There are several university halls as well as university owned apartments around the Hong Kong Island area, so getting accommodation from the university is not very hard, especially if you are on exchange from one of the renown partners (such as The University of Glasgow). They keep extra spaces for exchange students from our university – which is good-good!
The accommodation application opens in the beginning of May (around 10-13th), but if differers every year. This year it opens on the 11th of May at 10 am. Apply as soon as it opens! You will most probably not have received your acceptance letter by then, but apply anyways and CEDAR will process your accommodation application as soon as they get the acceptance letter from you (you’ll have to email it to them when you get it).The accommodation allocation is on the first-come-first-serve basis so check the time difference and apply ASAP, it usually opens 10 am HK time. Here is the link to the application and information about all the colleges you can apply to: http://www.cedars.hku.hk/sections/Accommodation/News/HallsofRes.php.
The application is fairly simple and takes less than 10 mins. In the application you will have to mention activities that you are interested in, your gender, sexual preference and religion so that they can assign you to a college that is best suitable for you. HKU has a very diverse environment, with students from various backgrounds and religions so in case you belong to a minority, they will do a great job making sure you are in the right accommodation! They will also provide you with a section where you can add any additional information. You will be asked to make a choice out of 3 colleges, so state your most preferred one first. When I applied they somehow did not have all the colleges on the list so I got slightly confused and put in whatever was there… That might happen with you but do not freak out. It will all be alright in the end!
In terms of residences, you can pretty much forget the single rooms, because those are reserved for PhD students, tutors or students with children. You can also forget about the small 2 bedroom flats, because those will also be reserved for tutors or families. Hong Kong is the 10th most densely populated city in the world and rent is VERY expensive, in Hong Kong Island especially. Just to give you an idea, e.g. for 5000 HKD you can probably get a tiny little room somewhere in Kennedy Town but you might even have to share it. On the other hand, the university receives some money from the government to make the accommodation more affordable for students. So the competition for single rooms is very high and that is why everyone (even families) are applying for university owned residences!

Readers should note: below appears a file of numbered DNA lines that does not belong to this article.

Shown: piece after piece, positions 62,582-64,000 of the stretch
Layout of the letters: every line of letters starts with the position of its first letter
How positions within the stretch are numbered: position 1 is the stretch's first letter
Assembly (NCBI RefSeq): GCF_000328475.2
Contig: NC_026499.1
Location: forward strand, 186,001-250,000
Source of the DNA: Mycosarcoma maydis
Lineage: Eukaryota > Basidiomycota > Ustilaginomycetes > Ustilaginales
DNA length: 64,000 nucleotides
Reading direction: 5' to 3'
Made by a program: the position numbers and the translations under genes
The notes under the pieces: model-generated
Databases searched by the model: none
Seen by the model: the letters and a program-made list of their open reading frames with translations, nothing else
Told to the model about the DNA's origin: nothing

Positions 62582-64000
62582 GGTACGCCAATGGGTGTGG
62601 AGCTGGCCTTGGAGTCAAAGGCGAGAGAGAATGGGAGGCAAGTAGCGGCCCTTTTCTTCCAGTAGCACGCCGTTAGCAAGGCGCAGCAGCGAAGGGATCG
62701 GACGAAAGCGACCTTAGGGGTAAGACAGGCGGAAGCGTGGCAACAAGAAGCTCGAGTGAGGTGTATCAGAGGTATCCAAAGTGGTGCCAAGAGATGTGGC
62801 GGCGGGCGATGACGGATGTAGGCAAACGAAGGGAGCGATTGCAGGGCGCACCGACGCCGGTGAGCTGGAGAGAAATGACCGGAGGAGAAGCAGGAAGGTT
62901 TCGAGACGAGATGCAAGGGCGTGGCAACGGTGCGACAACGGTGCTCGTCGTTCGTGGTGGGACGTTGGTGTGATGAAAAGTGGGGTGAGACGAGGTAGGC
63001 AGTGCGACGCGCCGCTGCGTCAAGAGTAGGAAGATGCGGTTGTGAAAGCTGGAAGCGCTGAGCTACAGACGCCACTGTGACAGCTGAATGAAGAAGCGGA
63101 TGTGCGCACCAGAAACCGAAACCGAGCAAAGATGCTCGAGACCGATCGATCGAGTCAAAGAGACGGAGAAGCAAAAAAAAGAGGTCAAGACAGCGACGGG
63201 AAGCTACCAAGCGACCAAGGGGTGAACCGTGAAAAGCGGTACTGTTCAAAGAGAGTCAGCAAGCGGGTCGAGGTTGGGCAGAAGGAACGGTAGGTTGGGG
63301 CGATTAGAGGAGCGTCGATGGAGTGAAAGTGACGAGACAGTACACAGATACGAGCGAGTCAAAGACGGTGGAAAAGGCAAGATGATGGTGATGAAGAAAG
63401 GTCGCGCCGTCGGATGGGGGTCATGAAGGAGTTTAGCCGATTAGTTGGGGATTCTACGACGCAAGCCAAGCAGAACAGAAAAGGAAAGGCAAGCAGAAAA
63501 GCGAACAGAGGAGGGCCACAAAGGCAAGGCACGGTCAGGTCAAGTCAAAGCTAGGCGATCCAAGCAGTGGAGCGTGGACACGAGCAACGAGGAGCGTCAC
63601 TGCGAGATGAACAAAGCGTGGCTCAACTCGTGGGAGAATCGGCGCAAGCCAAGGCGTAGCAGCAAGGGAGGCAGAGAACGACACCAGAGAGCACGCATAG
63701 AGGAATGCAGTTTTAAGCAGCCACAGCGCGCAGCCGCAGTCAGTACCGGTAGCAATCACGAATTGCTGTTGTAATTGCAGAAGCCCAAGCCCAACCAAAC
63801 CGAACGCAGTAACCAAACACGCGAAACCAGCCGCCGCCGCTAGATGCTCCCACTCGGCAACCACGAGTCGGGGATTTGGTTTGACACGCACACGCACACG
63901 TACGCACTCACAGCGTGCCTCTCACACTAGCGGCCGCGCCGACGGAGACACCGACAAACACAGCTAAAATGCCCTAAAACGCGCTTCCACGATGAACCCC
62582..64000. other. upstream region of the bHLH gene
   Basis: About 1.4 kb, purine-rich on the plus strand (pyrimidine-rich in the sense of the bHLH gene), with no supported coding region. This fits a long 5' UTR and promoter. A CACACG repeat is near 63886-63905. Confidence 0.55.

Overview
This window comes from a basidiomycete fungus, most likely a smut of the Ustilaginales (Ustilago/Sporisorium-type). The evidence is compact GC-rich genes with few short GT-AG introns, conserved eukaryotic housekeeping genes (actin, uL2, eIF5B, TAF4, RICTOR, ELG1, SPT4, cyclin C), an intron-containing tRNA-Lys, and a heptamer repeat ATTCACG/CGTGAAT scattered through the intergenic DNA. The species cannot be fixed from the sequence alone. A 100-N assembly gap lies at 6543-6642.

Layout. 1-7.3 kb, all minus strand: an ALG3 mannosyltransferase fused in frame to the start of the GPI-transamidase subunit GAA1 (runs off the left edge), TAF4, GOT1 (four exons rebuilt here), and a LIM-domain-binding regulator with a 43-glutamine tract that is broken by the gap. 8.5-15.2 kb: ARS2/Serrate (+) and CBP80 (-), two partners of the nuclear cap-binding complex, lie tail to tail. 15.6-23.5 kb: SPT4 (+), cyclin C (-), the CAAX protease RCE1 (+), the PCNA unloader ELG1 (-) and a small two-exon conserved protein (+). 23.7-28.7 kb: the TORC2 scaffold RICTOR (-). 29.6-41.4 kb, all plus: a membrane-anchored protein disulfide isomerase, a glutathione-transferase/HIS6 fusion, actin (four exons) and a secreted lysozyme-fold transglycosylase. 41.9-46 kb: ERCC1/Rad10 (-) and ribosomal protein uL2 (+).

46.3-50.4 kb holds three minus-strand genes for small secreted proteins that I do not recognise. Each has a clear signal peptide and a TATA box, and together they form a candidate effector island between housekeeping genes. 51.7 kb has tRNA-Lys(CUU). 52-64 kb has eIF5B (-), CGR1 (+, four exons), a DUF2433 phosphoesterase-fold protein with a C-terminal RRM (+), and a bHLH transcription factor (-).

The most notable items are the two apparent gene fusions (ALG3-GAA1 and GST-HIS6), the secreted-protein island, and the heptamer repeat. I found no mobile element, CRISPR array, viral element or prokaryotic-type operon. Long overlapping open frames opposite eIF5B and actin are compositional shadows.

Another thing to keep in mind is that all university accommodations have separate floors (girls/boys) and many university accommodations have guards and you need to sign in your visitors before they can enter your room.
If you want to avoid the guards and all that hassle, you should apply to Pokfield Residences or Student Flats. The downsides with student Student Flats are that it is only for girls (but I heard they change that sometimes, e.g., they admit only girls one year and only guys the next year, but I do not know if it is true) and they have very small rooms, bunk beds and the apartment is veery old…there are no supermarkets nearby or places to eat and you have to go to Kennedy Town or campus every time. But if you are not planning on spending your days in bed and if you plan your grocery shopping well – it works fine! There is a 7-eleven downstairs in case of any emergency snacking 😛 Not the most comfortable choice though. But I was in Student Flats my first semester and we had a 3 bedroom flat with 6 people and it was very nice! I had amazing flatmates and that was the best part! We had so much freedom and could even throw a house warming party! There is a non drinking policy at uni accommodations, e.g. you are not allowed to drink in the kitchen areas or in the rooms, but the rule is quite relaxed in Student Flats. Student Flats is not the most comfortable choice though, and the facilities are not great. So you have to decide whether you want comfort or freedom, you cannot have both…